The Taoiseach has said he believes the dispute over the Northern Ireland Protocol can be resolved with a ''pragmatic commonsense approach''.
Speaking on CNN's 'Quest Means Business', Micheál Martin said he has made it clear to the British Prime Minister Boris Johnson that on and off unilateralism doesn't work.
He is "concerned" that there is an increasing trend from the British government of more unilaterialism on different aspects that impact the Good Friday agreement.
The Taoiseach said that is "not positive development" and he would Britain to be "conscious of the necessity for a partnership approach" where as co-guarantors of the agreement.
Mr Martin added that he finds it "unconscionable" that the Stormont assembly is prevented from meeting at the moment, adding that it was a "denial of democracy".
He told CNN the Irish view is that the operation of the protocol can work but ''there has to be a serious engagement to make it happen''.
It follows a discussion today between the Taoiseach and EU Commission President Ursula von der Leyen.
Mr Martin commented: "We are fully aligned on the need for joint solutions on the protocol – unilateral action is not helpful."
Ms von der Leyen noted: "The EU and Ireland are on the same page: International agreements cannot be disapplied unilaterally. The UK needs to work with us to find joint, workable solutions."
Earlier, the European Union's ambassador to the UK warned that Brussels will not change its mandate and reopen negotiations on the Northern Ireland Protocol.
Joao Vale de Almeida told journalists he could not see a "happy ending" to the impasse at present.
British Foreign Secretary Liz Truss has urged the EU to change its mandate so that the protocol can be fundamentally rewritten.
However, EU ambassador Joao Vale de Almeida told journalists at a Westminster lunch: "We were told that we should get a new mandate but I can tell you very clearly what the member states are telling us is very simple: You don't need a mandate and even if you ask for one, you will not get it."
He said there was a lack of trust between the two sides and there was little sign of a "happy ending" in the protocol row.
"I'm worried by the low levels of trust that exists today between the EU and the UK, between our leaders, between all of us that are involved in this relationship," he said.
He compared the protocol rows to a long-running drama: "I was hoping to see in this season of this saga ... more creativity and hopefully a happy ending.
"I'm not seeing it for the moment and this is an area where I think things have not changed enough."
Mr Vale de Almeida said there was "untapped potential" in the proposals Brussels had put forward to resolve the row over Northern Ireland's post-Brexit arrangements.
He said: "The potential of those proposals is not yet exhausted. There is untapped potential in those proposals for us to find the solution - provided that we are focused on finding the solutions."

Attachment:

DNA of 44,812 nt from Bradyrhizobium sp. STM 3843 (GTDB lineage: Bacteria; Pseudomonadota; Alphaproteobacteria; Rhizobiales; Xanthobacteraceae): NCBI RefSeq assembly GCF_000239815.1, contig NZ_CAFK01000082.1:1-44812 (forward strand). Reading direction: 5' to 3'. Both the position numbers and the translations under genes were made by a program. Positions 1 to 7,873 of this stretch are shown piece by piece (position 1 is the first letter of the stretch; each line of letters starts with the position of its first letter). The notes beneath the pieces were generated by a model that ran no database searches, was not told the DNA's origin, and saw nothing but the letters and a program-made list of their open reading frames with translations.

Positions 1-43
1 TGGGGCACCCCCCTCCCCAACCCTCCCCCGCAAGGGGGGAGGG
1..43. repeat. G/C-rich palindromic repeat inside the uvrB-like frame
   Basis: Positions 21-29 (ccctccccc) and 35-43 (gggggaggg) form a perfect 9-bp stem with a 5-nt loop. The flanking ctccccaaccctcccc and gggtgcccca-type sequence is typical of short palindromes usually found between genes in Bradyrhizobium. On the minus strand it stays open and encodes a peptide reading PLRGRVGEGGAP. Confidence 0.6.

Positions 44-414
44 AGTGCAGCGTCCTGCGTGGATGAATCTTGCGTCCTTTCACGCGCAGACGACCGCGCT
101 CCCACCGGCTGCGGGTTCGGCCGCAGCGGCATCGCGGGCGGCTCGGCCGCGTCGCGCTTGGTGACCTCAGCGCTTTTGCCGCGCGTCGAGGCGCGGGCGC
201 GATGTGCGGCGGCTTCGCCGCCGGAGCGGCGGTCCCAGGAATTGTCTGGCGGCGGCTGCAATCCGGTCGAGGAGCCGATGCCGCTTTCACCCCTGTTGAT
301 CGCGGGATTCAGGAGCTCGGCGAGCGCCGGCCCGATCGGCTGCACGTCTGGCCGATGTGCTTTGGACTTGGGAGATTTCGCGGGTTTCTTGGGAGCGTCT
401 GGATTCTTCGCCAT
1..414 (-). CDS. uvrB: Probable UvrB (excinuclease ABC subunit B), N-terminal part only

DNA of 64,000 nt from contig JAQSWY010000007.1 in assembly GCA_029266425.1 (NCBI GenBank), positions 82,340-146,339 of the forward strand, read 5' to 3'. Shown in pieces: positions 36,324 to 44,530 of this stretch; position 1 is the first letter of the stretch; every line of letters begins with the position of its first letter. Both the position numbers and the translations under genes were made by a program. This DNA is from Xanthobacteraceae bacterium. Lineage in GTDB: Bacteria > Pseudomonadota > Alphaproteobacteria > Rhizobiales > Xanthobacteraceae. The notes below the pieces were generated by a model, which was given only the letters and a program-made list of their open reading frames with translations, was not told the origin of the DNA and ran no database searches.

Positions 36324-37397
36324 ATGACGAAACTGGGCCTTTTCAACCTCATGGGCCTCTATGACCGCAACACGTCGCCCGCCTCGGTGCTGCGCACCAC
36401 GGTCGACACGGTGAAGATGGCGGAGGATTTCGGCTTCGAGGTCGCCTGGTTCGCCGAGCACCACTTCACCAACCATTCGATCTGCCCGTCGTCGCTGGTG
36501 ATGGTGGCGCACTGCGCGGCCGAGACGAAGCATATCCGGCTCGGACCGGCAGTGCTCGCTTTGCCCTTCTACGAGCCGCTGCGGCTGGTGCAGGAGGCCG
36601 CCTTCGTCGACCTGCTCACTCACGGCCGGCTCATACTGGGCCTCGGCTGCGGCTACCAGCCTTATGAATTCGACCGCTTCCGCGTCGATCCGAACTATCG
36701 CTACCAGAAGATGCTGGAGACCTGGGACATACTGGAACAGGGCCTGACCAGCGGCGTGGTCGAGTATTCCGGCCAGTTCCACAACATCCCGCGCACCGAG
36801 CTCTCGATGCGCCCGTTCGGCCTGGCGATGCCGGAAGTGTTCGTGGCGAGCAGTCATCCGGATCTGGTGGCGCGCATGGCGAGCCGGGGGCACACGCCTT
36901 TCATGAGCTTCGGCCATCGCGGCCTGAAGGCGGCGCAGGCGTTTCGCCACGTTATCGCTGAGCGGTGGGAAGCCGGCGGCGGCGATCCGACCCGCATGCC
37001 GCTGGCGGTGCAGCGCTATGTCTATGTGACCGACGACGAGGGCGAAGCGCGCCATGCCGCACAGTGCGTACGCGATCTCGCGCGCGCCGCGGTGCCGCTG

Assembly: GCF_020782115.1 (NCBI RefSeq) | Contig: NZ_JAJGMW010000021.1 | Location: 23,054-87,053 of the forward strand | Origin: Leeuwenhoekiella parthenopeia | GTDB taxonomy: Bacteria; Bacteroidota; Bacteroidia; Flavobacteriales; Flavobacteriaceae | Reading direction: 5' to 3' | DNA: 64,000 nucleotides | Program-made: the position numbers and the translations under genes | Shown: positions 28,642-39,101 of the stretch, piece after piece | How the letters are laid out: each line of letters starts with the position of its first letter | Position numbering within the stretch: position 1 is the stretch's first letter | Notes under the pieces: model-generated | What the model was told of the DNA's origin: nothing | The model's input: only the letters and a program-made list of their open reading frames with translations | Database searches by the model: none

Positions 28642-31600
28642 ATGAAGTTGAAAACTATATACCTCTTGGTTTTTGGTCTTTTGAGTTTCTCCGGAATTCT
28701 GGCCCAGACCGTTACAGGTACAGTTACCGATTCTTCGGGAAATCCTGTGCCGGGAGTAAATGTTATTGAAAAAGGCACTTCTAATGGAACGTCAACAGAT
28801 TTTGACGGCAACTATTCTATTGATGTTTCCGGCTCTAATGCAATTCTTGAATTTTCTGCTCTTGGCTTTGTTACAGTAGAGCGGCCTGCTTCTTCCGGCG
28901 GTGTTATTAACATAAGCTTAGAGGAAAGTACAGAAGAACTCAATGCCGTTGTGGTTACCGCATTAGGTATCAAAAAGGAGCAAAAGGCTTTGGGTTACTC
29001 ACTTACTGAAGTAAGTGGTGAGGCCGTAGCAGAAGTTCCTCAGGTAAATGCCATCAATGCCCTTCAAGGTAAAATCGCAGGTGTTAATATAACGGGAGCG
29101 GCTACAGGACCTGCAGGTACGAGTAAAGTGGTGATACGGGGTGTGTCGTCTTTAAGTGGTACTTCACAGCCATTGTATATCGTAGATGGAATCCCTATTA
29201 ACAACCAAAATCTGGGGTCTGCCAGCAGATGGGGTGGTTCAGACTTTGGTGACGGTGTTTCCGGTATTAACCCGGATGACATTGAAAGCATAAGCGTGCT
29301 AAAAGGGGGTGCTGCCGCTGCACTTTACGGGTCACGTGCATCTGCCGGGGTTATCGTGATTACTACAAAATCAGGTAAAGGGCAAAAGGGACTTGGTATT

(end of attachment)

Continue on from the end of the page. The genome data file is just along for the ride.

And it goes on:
The EU "is committed to contribute to solutions for the problems that we recognise exist in implementing the protocol, but we cannot renegotiate the protocol".
"The ink of the signatures is hardly dry," he said. "We negotiated for a long time, there is no real alternative to it."
The solutions to the issues had to be found "within the limits of the protocol", he added.
Mr Vale de Almeida said the row over the Northern Ireland Protocol was having an "excessively negative" impact on the overall relationship between Westminster and Brussels.
"If I look at the wider picture of our relationship, our problems with the Northern Ireland Protocol have an excessively negative impact on the quality of our overall relationship and we need to overcome this situation."
British Prime Minister Boris Johnson has insisted of his plans for the protocol "we don't want to nix it, we want to fix it".
But the ambassador said: "It's not very reassuring if you go into a negotiation where you are presented with two options - either renegotiation or unilateral action to override the treaty.
"This is not the best way to fix, this is rather a way maybe to nix.
"So if we want to fix it, which is what we want and I understand this is what the Government wants as well, we need to create a better atmosphere."
He warned that unilateral action by the UK government would provoke a response from Brussels.
"Is that what we want, an escalation around Northern Ireland at this present point in time? I don't think so," he said.
Downing Street said the EU's proposals for fixing the protocol did not "address the problems that we know exist on the ground".
A spokesman for Boris Johnson said: "You will know that we have invited vice-president (at the European Commission, Maros) Sefcovic to London to hold further talks.
"The Foreign Secretary has been clear that the measures that are currently on the table won't address the problems that we know exist on the ground in Northern Ireland, which is why we need to find new solutions.
"We remain committed to trying to reach a negotiated settlement."